Age is poor discriminator for deciding when to cease cervical screening
In an attempt to answer the age-old question of the age at which it is safe to cease cervical screening, researchers in the Netherlands and Denmark have studied the incidence of cervical cancer following a number of negative smears at different ages.
They gathered information from two age groups: 45-54 and 30-44. All had three straight negative smear tests. Cases of cervical cancer were then recorded during the following ten years.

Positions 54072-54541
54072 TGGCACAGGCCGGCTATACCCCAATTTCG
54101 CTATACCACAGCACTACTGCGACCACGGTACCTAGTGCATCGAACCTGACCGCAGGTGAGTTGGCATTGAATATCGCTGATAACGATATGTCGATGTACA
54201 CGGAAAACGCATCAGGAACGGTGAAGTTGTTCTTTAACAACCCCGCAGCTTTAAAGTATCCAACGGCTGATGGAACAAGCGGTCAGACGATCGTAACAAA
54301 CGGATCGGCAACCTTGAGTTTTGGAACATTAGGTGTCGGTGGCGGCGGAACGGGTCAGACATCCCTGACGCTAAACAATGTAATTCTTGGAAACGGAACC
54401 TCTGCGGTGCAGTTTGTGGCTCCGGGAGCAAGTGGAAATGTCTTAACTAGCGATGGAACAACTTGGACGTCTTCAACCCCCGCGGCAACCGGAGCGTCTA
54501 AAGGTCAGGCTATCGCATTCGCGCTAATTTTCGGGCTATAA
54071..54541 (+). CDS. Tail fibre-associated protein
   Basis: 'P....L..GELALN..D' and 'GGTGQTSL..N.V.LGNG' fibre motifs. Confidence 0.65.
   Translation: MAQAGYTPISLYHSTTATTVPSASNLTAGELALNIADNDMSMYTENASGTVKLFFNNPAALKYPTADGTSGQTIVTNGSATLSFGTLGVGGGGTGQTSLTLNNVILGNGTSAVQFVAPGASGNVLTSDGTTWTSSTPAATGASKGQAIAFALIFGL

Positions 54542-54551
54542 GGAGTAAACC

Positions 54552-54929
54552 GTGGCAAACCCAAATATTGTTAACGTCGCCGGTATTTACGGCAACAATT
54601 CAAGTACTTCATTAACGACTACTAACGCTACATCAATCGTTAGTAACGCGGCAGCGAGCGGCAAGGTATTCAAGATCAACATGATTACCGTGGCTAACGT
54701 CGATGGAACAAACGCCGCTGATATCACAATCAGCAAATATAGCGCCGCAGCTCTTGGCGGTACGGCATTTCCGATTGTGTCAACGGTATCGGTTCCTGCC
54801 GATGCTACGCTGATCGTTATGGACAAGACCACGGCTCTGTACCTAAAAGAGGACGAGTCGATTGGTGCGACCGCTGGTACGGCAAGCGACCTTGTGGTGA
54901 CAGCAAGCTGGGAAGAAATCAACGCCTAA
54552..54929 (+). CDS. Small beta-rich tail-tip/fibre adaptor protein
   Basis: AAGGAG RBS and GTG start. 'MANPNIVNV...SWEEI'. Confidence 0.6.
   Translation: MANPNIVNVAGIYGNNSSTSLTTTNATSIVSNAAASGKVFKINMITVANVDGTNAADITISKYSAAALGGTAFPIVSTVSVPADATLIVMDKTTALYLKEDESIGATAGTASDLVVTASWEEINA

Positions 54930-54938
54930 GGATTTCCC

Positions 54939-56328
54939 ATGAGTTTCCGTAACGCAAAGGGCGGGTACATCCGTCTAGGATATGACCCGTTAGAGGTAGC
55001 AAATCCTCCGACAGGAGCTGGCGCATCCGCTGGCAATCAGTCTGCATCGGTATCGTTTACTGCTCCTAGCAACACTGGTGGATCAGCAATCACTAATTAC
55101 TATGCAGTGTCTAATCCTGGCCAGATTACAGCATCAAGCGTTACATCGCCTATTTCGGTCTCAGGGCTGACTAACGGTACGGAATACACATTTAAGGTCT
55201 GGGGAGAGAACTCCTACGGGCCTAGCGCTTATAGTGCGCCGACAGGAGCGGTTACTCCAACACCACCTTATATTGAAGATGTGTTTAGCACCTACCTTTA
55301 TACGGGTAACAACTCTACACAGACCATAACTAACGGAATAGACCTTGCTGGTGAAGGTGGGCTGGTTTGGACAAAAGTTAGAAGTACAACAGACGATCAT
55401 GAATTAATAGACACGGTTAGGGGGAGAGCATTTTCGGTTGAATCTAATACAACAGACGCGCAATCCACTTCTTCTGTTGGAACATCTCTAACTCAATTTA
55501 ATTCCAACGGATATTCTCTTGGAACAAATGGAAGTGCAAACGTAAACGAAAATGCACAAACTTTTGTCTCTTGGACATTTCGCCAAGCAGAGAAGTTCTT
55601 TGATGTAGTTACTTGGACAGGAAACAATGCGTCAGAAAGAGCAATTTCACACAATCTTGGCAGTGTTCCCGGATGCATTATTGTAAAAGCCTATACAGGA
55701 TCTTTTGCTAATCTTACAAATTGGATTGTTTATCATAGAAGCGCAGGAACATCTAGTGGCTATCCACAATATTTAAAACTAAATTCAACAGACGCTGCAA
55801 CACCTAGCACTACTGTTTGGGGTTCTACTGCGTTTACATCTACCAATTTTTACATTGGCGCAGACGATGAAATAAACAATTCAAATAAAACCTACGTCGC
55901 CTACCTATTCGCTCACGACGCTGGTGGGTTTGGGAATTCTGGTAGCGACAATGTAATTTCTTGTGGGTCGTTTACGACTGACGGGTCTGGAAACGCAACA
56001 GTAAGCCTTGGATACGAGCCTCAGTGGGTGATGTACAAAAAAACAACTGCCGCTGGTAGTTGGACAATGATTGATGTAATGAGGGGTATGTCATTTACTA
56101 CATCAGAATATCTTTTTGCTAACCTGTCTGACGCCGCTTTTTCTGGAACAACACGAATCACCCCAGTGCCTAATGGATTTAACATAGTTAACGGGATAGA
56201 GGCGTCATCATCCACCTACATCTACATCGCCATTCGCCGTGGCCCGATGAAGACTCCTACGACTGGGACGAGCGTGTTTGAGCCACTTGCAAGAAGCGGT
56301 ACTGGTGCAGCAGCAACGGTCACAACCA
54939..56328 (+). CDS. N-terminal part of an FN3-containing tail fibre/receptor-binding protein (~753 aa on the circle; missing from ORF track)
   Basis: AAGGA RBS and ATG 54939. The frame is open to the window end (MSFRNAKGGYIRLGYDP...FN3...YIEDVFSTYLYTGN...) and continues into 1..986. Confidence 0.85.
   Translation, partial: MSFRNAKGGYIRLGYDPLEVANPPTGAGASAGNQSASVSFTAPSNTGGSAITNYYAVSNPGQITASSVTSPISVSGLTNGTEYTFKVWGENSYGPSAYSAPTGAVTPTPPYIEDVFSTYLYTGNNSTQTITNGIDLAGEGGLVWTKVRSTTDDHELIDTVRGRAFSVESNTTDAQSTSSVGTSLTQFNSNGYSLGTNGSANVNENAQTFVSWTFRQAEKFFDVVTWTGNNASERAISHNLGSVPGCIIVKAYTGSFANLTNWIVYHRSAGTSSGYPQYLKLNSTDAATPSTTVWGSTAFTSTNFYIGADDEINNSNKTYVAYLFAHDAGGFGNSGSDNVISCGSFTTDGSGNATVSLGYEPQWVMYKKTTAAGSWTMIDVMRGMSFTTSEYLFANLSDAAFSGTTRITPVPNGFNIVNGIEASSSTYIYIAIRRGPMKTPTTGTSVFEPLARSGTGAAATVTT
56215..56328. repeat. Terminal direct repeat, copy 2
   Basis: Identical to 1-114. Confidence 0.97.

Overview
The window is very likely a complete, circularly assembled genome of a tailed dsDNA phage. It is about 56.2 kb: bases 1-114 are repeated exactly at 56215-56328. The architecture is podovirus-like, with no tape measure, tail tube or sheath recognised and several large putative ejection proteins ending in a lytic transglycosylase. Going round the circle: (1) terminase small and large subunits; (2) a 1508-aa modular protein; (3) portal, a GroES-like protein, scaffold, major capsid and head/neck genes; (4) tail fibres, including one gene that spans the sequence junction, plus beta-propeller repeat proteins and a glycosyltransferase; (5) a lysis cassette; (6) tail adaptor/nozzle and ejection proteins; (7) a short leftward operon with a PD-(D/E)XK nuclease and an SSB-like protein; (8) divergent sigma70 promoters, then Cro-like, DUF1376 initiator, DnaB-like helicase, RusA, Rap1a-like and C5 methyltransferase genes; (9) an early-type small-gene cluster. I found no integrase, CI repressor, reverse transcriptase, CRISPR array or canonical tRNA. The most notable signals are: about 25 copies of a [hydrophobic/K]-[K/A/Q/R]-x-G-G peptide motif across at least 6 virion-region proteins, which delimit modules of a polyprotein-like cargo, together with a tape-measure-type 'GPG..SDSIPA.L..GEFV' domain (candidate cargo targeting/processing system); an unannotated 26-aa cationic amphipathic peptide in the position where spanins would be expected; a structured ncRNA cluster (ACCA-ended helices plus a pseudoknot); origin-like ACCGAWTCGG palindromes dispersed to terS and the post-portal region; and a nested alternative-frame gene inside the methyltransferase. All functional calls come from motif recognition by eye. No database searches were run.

Throughout the investigation, the levels of screening were comparable in both age groups, and ten years later, the incidence of cervical cancer was similar in both groups. This suggests that the risk of developing cervical cancer is not linked to age, among closely screened women without prior abnormalities.
The data supports the UK cervical screening policy of screening women up to 65 years of age.